New York's inaugural design week, held from May 10 through 21, was a comprehensive, two-week celebration of all things design across Manhattan island, as well as parts of Brooklyn. Showcasing the latest from industry stalwarts to emerging and independent designers—local, domestic, and international—AN culled its top picks of New York Design Week products from the ICFF show floor, Wanted Design exhibitions, showroom launches, and all events in between. The Low Collection 13&9 Design The multidisciplinary Austrian design studio debuted at Wanted Design with a collection of furniture, wearable fashion and accessories, a cinematic video, and a music album. With the Low Collection (pictured above), Corian is formed into several seating styles that combine with storage vessels, all at ground level. Suitable for outdoors, furniture heights can be modified to generate a unique landscape. Cartesian Chair Alexander Purcell Rodrigues Named for Descartes's coordinate system, the Cartesian chair is made from aircraft-grade aluminum with an anodized finish for extreme durability. Mathematically generated, subtle texture on the back is realized via parametric design tools. Stool 60 Special Editions Artek Originally designed by Alvar Aalto in 1933, Artek celebrates 80 years of production with special updates by guest designers including Mike Meiré, Tom Dixon, Commes des Garcons, Mads Norgaard, and Nao Tamura. Special Edition by Brooklyn-based designer Tamura features screen-printed tree rings directly onto the seat to unify the lifespan of a tree with the longevity of Stool 60. Regent Street Mirror Avenue Road Debuting its second collection with Avenue Road, Yabu Pushelberg launched seven new pieces with its production partner for 2013. Regent Street is a full length dressing mirror with a functional, glass-topped shelf, supported by a polished nickel frame. Minikitchen Boffi Made from Corian with a solid teak chopping board, Boffi's mobile, outdoor kitchen unit can be repositioned easily on swiveling castors. It also features space for a mini-refrigerator, small cutlery drawers, electrical appliance sockets, and a pull-out worktop. Maharam Shell Chair Project Carl Hansen Carl Hansen has collaborated with Maharam textiles on the Maharam Shell Chair Project to celebrate the 50th anniversary of CH07's design. For this special collection, 20 of Wegner's Shell Chairs will feature a range of re-edition designs from Wiener Werksẗatte and Alexander Girard, as well as collaborations with Hella Jongerius and Paul Smith. Tuareg Foscarini The frame of Ferruccio Laviani's Tuareg floor lamp is marked by three metal tubes that house fully adjustable LED light sources. At 82 inches in height and 50 inches in width, it is available in Orange and Black. Curl Luceplan Industrial designer Sebastian Bergne designed Curl with adjustable white, LED technology which allows users to change the light temperature quickly and easily. And with no established base, the fixture can be set in any position for endless configurations of ambient light. Pleat Box Marset Featured in the "Design: Istanbul–Turkey" showcase at Wanted Design, the Pleat Box lighting pendant is designed by Mashallah Design in collaboration with Barcelona ceramicist Xavier Mañosa. Recycling various enamels produces a white ceramic, brown, black, terracotta or gray exterior and is finished with a glossy white or gold interior. Røros Tweed Blanket Snøhetta Debuting this spring, Mountainfold, Color Noise, and Islandskap are Snøhetta-conceived patterns on Norwegian-manufactured Røros Tweed. On Mountainfold, the design was derived from the famous mountain peak in Dovre, Norway (and the firm's namesake), and is available in six colorways. Heze Trove Geometric, circular patterns are rendered in blurred strokes on wood veneer, matte foil wallpaper, PVC-free Type II Redeux, embossed Type II Marquee, or in bamboo and rice textures for windows. A 12-foot by 67-inch panel shows no vertical repeats. Exquisite Wink Wolf-Gordon For its booth at ICFF, Wolf-Gordon commissioned 10 leading designers and artists to demonstrate the benefits of Wink, a clear, dry-erase coating that can be applied to any smooth surface. Featured sketches and designs in the "Exquisite" installation came from Snarkitecture, Ali Tayar, karlssonwilker, Michael Graves, Boym Partners, Myles Karr, and Ben Katchor.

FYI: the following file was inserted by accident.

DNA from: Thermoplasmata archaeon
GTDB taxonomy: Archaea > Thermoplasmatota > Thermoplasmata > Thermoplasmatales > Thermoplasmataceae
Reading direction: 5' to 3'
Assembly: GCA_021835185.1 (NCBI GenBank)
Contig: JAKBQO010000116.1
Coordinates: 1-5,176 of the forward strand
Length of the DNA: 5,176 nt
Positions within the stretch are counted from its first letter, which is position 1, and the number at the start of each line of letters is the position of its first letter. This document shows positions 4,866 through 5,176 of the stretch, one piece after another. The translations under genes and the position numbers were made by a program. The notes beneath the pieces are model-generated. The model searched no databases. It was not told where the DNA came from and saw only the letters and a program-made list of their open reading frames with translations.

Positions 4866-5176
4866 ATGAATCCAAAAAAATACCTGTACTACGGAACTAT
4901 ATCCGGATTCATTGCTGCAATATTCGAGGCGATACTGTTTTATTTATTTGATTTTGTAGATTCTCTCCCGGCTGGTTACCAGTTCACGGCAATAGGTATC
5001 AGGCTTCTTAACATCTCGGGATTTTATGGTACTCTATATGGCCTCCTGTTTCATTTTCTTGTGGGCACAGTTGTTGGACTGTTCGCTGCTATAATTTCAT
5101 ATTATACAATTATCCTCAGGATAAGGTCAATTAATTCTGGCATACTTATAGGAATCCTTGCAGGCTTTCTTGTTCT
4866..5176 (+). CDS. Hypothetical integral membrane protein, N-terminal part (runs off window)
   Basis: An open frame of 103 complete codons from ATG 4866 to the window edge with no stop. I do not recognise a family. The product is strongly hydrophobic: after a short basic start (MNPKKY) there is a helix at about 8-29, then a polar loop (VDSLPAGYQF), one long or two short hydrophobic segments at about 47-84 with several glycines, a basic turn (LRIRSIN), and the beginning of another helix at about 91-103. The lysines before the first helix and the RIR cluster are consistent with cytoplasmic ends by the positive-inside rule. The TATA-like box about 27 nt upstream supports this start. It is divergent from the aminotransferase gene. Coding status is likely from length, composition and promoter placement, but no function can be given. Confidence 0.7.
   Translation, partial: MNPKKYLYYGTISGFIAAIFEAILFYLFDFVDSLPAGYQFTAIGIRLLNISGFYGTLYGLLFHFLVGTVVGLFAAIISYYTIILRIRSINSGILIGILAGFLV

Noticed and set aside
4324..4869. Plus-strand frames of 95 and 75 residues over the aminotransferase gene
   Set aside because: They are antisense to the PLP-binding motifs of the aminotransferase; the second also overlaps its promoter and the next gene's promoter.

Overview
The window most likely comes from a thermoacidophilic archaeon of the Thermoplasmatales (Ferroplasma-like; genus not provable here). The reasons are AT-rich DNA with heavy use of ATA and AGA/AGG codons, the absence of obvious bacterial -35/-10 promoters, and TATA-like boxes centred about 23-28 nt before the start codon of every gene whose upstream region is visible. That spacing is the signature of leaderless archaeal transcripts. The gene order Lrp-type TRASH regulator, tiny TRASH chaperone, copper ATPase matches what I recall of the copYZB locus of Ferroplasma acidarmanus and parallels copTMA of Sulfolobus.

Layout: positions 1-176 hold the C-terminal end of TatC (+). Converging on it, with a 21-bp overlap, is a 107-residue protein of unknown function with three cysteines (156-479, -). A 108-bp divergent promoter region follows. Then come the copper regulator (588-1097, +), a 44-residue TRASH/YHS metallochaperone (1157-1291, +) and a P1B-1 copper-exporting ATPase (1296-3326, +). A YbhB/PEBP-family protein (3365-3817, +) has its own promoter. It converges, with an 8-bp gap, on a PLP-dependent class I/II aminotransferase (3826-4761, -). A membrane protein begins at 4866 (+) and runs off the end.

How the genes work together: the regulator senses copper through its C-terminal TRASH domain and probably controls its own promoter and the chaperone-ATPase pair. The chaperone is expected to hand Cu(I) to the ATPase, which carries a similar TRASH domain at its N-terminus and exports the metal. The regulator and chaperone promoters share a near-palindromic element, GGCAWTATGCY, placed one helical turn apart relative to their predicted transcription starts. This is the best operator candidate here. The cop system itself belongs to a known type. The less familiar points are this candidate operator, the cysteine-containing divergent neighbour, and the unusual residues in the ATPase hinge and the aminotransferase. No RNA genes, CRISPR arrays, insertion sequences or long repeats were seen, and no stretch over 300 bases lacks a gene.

For the final installment of AN's New York Design Week Q+A series, we talked with Todd Bracher about his Nest and forthcoming Asa collections, his design philosophy, and inspirations. And Kevin Stark stopped in to visit, as well. How did your collaboration with HBF come about? I reached out originally to Kevin Stark a few years ago, who was the vice president of design at that time. I've been in the [design] business for 15 years but worked mostly overseas, so I wanted to find the right partner [stateside]. HBF entered my radar because they produce European craftsmanship; their products are really high quality. A year later a mutual friend reintroduced us and that ignited the relationship. What was particularly enticing about working with HBF? I wanted to pick the best [company] that's out there; those that I know are reliable and bring quality products to market. But they also have to be fun to work with and trustworthy. So when I surveyed the landscape to see who was smart, growing—really it was a long checklist—there weren’t a lot of companies that landed on that list, but HBF did. They have a really European level of quality, and I don’t mean that in a negative way. In Europe, [furniture] is not just an industry but a passion, and HBF embodies that. What was your design intent for the collections? For Nest, we wanted to hit the perfect balance between lounge and workspace seating, and bridge productivity and comfort. It's about eye contact at the end of the day. That's what collaboration is fundamentally about. Physical spatial relationships and engaging is really important. We're designing for how you actually work. It sounds obvious but not a lot of [companies] do that. HBF is known for its wood work, as well as upholstery, and both are expensive, so we had to find a way to put the money where you need it most. For Nest, we steam-bent wood and used mesh from athletic footwear [on the back]. These design choices were 20 percent cheaper and faster to manufacturer. The mesh is lightweight, and [using it on the chair] was the perfect marriage to bring the material to market. You pay a lot of money to cover things up [with furniture] so if we make the insides beautiful we don’t have to. What were some of the challenges you faced? Probably cost. It's hard to make beautiful things affordable. The trick is to make the design manufacturable. You have to engage the full team and use their expertise, and pare down what you're doing without losing comfort and freshness. [Your design] has to be relevant to today, not [just] reminiscent of the past. Sometimes we get it right. Where did the name for the collection come from? For Nest, it’s pretty straightforward. It was all about the idea of keeping things, like our conversations, and containing your experiences. It’s like a protective container so you’re “Nested” in place. For Asa, the S of the word is the inspiration. The body is S-shaped and the frame is A-shaped. The name is a visual representation of the chair. What are the successes of the collection? Cost is always the challenge but that’s not specific to HBF. The real challenge is getting to solve collaboration in an elegant way, and that’s not always so. [You have to] do it in a way that you'd love to have [that piece] in your office space or in your home. A lot of times, you get a brief saying “solve collaboration” and then a block of plastic to work with but we’re solving this in a human way. We're using wood with tactile qualities, in ways that are familiar to HBF and their customer. That's pretty tricky to do. It’s about two mentalities coming together and you want it to have both [the designer’s and the manufacturer’s] identity. It also has to be strong visually, comfortable—all these things must lineup. [Nest] can go into a hotel lobby, a lounge area, and what I like about it is that you can spec it for power integration, or combine it with laptop table [for the office]. It’s not obvious but that’s what it’s designed for it. The difference with HBF is that it's not obviously collaborative furniture. The vocabulary of the furniture collection shouldn't look collaborative, and that's what [can] broaden the market. What inspires you? [I find inspiration in] loads of things, but I tend not to draw inspiration from design. It’s usually from food, travel, music; things I don’t know. If it's familiar it doesn't click as inspiration. though I certainly appreciate those things. For me, it’s more about the process. Before we design anything we create an ecosystem and define what's important for the collection. Maybe it's eye contact, privacy, comfort, but not too much. We really need to define the solution and once we do that the design appears. The more data we put into it, the better the outcome. I always use a tree analogy. You don’t think tree is good looking; you take it for what it is because it's not about the look but the solution. Look at nature. How often does she get it wrong? Is there a designer or architect you really admire? The architects that I love are long dead and buried. [You could say] I’m a fan of the older styles. Toward the end of the conversation we were joined by Kevin Stark, president of the brand and head of design. He offered his thoughts on the success of Bracher’s collections for HBF: We have worked with a great cadre of designers in the past and Todd has a different point of view. His way of aesthetically and functionally solving problems is unique and has been great for HBF. We spent a lot of time interviewing designers and architects about their needs and Todd solves problems first. The Nest [collection] has been a great success for us—and he is great for us. For me this [Nest lounge chair] is an iconic piece. He spent time to understand our craftsmanship and so we stretched our limitation in a good way. Todd gives a new view we haven't had in a while. Asa is one of the pieces that is familiar but totally fresh at the same time. It has a classic form and design but also a uniqueness to it; the scale in terms of lightness and even the arms the thickness of the back. It's one of the lowest priced pieces [from HBF] and he's pulled off a beautiful, contemporary, classic design at a great value. In terms of HBF’s direction, Todd has been integral and given us a glimpse of what we’ll look like in the future from a functional, problem solving, and aesthetic perspective. It's been a great relationship. We have a great history of lounge furniture for reception areas, and there will always be a place for that, but lounge seating is entering a new area. There is a more collaborative and interactive need. Todd's pieces fit well into that collaborative intent of how people are using those areas. And we're just at the beginning of that learning curve, in terms of this changing working environment and dealing with those issues.